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Int J Geriatr Psychiatry. 2002 Apr;17(4):309-14.

Does the presence of anxiety affect the validity of a screening test for depression in the elderly?

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  • 1Department of Geriatrics, Carmel Medical Center, Haifa, Israel.



Depression in the elderly is frequently detected by screening instruments and often accompanied by anxiety. We set out to study if anxiety will affect the ability to detect depression by a screening instrument.


To validate the short Zung depression rating scale in Israeli elderly and to study the affect of anxiety on its validity.


The short Zung was validated against a psychiatric evaluation, in a geriatric inpatient and outpatient service. The overall validity was determined, as well as for subgroups of sufferers and non-sufferers of anxiety.


An urban geriatric service in Israel.


150 medical inpatients and outpatients, aged 70 years and older.


Psychiatric evaluation of modified Anxiety Disorders Interview Schedule for DSM-IV as criterion standard for anxiety and depression and short Zung instrument for depression.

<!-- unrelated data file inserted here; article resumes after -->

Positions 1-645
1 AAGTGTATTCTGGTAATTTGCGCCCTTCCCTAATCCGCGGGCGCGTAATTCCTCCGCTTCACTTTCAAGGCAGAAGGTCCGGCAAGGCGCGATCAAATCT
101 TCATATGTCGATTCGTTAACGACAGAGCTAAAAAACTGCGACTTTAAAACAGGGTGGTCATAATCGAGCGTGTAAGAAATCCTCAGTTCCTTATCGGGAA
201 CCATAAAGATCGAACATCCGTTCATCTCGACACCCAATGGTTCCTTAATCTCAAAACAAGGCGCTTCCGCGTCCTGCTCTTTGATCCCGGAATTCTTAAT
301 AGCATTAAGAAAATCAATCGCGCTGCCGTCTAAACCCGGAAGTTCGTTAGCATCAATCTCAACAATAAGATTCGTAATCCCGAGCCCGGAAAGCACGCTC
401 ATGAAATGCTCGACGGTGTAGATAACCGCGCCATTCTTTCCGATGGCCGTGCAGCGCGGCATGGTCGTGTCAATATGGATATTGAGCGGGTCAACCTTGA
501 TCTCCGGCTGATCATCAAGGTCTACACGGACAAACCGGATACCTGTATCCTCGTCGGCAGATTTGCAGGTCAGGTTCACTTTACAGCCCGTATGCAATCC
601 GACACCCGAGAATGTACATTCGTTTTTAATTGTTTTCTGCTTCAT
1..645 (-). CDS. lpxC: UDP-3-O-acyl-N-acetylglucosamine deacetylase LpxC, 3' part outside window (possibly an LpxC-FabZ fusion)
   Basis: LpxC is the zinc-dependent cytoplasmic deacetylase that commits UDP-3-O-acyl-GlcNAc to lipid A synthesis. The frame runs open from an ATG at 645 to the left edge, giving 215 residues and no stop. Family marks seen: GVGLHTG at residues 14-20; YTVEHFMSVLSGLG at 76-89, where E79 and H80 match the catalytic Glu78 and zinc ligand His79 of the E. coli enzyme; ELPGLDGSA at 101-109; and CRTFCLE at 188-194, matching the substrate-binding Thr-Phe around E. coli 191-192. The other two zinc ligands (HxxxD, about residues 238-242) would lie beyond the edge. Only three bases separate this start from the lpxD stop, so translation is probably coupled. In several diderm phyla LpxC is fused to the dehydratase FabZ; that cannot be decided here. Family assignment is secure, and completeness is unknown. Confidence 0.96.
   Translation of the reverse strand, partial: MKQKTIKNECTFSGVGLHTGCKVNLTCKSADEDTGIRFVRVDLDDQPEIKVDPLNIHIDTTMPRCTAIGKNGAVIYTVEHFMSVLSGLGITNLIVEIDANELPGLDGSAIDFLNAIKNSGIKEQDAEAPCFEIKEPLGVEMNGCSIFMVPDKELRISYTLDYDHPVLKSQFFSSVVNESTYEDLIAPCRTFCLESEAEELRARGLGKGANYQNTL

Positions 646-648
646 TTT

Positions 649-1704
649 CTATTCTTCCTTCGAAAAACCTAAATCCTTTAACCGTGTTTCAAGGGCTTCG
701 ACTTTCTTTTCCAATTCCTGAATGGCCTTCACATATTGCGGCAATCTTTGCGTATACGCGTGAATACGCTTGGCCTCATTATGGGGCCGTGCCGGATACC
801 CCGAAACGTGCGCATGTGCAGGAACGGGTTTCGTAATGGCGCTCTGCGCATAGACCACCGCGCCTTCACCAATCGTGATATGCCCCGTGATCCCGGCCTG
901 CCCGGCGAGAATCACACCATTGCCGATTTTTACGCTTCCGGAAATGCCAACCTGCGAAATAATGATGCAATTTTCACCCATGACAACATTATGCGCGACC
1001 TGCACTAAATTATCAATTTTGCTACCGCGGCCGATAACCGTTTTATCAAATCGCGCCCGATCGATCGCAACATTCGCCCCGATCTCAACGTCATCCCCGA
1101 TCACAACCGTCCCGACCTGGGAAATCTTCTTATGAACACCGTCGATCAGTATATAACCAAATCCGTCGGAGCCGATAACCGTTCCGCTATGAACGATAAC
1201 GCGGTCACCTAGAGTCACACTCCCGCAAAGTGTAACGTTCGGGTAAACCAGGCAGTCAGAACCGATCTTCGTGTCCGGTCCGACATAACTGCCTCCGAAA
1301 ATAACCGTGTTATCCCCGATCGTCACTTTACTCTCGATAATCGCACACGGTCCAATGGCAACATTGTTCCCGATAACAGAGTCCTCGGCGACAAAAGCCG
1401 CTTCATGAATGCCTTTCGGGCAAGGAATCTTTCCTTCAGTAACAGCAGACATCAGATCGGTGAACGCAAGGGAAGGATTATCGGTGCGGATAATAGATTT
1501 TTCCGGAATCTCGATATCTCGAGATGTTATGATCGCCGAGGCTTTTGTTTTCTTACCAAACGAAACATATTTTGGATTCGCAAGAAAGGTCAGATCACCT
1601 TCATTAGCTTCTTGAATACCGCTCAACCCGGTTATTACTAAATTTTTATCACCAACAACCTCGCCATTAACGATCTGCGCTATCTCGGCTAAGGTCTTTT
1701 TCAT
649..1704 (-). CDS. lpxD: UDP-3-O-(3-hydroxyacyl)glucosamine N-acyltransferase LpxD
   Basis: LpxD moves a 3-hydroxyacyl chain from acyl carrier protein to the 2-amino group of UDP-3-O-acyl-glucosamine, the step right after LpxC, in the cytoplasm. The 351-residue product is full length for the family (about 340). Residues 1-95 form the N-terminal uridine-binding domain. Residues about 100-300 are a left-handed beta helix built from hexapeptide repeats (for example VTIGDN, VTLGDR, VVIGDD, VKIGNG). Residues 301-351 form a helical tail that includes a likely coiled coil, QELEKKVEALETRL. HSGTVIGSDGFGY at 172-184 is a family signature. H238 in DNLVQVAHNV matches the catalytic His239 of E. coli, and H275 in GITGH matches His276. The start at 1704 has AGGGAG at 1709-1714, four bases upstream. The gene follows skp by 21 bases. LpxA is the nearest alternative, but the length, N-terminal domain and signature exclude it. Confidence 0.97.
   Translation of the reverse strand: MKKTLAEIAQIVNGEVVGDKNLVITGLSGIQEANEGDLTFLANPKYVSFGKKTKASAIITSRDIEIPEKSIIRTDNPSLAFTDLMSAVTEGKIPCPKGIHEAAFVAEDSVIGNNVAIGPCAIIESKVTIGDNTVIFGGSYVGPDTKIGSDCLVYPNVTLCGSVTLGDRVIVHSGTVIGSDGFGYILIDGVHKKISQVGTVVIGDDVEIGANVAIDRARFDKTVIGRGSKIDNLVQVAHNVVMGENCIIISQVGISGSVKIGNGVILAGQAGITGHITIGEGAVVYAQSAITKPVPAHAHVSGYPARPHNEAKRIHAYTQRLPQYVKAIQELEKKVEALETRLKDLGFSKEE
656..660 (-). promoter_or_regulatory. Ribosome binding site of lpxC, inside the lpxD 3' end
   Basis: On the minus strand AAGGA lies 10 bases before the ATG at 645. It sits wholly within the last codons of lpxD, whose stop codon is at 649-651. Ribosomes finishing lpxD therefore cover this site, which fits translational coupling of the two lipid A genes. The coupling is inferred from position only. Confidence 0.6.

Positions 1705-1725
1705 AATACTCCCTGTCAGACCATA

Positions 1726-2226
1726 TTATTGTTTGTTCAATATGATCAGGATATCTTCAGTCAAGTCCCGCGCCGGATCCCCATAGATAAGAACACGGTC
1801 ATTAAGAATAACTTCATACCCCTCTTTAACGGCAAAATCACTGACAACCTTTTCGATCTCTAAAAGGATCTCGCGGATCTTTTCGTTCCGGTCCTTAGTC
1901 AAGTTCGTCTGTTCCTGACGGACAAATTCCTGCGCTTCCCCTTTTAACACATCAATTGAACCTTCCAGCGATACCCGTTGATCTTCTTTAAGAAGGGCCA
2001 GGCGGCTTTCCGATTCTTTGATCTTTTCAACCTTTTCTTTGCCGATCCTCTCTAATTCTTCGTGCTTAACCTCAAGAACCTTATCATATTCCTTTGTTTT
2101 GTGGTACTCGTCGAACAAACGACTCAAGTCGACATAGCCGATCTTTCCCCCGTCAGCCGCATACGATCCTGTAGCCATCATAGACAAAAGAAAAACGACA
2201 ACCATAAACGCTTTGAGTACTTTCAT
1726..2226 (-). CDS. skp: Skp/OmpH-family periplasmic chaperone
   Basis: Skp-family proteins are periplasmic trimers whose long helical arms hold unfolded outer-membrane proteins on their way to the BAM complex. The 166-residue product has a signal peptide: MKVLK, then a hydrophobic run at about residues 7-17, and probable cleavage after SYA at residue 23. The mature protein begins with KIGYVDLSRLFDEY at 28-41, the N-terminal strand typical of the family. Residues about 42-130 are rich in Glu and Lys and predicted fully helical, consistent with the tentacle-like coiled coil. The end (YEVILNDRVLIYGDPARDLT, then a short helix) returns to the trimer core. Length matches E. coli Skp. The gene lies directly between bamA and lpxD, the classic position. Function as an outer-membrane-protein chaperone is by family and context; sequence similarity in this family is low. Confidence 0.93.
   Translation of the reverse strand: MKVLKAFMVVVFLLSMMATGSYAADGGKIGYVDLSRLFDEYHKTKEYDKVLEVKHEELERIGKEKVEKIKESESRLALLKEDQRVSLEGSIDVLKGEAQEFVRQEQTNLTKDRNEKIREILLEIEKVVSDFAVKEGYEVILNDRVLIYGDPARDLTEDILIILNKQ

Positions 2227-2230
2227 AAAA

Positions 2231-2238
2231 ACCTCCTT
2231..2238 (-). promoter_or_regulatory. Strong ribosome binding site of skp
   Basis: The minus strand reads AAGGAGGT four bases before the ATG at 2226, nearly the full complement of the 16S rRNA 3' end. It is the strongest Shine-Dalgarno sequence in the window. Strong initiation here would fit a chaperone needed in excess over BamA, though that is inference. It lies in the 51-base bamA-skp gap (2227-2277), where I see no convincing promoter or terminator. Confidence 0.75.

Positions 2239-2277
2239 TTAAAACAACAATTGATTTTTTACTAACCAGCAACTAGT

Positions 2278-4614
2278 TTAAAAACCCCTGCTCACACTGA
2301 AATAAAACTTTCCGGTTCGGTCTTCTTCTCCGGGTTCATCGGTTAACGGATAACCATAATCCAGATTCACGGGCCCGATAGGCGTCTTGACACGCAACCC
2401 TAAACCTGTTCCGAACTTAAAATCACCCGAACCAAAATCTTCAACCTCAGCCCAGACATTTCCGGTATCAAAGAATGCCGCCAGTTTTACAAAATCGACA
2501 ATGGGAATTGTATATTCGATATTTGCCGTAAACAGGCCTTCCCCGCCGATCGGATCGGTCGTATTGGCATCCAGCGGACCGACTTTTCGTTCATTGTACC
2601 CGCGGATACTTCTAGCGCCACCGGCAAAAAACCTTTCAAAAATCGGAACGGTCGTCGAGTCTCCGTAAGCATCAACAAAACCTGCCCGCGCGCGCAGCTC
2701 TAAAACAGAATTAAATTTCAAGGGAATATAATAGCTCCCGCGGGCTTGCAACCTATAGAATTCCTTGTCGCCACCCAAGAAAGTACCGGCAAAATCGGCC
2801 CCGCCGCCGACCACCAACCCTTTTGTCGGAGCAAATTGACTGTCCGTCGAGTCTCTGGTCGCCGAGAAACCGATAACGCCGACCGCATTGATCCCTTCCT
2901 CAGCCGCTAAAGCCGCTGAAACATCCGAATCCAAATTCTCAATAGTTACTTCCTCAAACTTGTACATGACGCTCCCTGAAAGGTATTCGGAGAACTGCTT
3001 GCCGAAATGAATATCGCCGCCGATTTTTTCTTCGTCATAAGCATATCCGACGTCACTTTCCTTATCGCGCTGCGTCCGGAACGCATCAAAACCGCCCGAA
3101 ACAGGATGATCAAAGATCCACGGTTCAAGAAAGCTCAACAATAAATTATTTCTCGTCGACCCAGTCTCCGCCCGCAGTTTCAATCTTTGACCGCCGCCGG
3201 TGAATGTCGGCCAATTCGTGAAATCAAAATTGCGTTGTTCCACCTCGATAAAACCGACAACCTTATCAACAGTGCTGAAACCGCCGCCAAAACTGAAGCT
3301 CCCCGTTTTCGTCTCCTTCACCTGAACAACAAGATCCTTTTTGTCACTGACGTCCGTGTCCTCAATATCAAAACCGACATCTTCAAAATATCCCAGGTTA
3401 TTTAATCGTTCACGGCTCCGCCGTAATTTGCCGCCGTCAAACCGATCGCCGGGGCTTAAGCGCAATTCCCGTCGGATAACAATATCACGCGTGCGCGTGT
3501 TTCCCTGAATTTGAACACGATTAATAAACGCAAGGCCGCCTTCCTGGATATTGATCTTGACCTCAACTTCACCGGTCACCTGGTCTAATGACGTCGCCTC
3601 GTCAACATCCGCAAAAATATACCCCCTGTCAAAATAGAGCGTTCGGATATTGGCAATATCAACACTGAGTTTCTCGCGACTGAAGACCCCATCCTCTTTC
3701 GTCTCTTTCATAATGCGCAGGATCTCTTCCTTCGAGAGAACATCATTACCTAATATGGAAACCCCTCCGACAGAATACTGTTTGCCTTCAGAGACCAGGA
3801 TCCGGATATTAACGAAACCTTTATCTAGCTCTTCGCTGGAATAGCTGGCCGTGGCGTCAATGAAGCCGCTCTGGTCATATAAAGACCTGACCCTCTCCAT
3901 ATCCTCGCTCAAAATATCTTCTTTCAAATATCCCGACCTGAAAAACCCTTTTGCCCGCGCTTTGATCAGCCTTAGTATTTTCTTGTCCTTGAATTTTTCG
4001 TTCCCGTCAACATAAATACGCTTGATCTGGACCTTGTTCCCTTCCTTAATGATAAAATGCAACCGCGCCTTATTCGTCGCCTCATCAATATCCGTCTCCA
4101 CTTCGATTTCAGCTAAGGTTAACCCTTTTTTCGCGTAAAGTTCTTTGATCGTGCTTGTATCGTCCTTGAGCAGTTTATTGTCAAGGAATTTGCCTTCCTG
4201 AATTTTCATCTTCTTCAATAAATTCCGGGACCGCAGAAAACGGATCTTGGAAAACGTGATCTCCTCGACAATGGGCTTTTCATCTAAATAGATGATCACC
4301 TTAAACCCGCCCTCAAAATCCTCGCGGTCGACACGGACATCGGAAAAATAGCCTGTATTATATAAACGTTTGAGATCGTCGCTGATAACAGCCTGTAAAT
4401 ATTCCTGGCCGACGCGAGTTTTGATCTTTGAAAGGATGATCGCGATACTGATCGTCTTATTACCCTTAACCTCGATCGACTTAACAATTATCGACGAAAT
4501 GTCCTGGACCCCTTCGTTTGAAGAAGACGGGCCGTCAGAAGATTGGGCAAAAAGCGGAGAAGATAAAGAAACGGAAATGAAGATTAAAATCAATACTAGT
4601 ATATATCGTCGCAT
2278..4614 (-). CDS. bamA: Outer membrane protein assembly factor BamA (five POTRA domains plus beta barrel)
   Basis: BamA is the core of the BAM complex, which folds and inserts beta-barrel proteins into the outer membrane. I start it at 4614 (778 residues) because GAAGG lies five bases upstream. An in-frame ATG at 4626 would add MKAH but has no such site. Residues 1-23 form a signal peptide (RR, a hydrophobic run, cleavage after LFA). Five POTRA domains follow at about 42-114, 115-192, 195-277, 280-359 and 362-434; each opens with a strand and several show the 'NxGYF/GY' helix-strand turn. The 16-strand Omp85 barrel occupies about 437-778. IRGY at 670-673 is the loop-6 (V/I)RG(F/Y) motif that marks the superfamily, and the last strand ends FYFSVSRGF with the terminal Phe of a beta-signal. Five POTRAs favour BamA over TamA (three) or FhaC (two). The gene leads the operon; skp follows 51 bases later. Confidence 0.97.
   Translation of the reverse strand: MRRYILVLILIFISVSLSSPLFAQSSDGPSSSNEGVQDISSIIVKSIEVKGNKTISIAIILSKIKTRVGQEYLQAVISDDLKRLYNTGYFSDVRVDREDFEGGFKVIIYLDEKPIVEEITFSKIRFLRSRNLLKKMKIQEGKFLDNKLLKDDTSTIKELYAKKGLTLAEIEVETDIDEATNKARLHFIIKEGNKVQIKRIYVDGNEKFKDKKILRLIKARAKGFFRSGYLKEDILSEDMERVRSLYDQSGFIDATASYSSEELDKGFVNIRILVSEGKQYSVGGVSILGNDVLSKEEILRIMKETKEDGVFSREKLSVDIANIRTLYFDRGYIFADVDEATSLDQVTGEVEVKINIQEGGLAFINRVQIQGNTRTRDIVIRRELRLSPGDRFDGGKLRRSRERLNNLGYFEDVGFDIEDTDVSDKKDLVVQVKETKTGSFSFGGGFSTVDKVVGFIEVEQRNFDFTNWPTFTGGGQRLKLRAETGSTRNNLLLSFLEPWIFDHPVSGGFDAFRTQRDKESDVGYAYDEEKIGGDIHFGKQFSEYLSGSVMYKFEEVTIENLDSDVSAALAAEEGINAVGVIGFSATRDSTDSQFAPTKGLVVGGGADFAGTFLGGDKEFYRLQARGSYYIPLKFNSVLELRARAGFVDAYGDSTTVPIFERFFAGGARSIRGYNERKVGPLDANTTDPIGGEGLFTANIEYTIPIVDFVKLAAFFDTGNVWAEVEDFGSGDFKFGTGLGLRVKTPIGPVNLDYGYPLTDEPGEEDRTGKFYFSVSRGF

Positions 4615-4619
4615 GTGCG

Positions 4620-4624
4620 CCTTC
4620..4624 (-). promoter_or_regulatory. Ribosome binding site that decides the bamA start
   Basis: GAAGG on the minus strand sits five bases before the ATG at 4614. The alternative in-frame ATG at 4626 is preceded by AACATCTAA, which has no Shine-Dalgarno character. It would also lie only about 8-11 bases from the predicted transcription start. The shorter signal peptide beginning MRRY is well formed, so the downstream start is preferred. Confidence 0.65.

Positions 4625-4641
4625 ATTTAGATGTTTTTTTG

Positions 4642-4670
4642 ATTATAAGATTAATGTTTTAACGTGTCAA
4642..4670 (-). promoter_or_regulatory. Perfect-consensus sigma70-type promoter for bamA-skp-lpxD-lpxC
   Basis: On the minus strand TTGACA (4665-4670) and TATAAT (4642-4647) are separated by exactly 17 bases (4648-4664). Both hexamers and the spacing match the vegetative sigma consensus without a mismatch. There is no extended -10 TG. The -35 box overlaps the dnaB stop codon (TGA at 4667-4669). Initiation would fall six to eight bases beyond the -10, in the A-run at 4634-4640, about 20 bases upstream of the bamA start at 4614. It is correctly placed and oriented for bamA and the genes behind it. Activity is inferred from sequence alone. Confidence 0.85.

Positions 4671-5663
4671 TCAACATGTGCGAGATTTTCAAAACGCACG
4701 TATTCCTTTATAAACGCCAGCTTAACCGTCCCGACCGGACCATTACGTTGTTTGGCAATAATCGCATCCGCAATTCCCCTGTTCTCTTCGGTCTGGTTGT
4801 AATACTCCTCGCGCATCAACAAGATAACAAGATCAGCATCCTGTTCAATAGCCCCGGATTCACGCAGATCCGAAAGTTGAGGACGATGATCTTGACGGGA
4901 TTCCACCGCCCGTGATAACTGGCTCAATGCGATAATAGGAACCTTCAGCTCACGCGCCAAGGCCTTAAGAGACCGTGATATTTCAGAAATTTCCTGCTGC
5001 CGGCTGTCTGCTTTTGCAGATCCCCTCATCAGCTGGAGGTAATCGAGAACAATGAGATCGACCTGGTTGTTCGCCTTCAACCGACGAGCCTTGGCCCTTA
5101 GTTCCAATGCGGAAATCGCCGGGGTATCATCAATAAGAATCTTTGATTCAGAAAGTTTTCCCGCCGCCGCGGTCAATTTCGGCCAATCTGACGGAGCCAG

By criterion validity, 60% suffered from depression. The overall validity of the short Zung was high (sensitivity 71.1%, specificity 88.3%, PPV 90.1%, NPV 67.1%). The validity for those not suffering from anxiety was good (sensitivity 71.1%, specificity 90.2%, PPV 84.4%, NPV 80.7%). In those with anxiety, sensitivity, specificity and PPV were high (71.2%, 77.8%, 94.9% respectively), although the specificity was less than in non-suffers. However major difference was in the NPV rate being much lower (31.8%).


The short Zung, an easily administered instrument for detecting depression, is also valid in the Israeli elderly. However, anxiety limits the usefulness of this instrument in correctly ruling out depression. The clinician must be aware, therefore, that those suffering from anxiety may score negatively for depression on a screening instrument, such as the short Zung.

Copyright 2002 John Wiley & Sons, Ltd.

[PubMed - indexed for MEDLINE]
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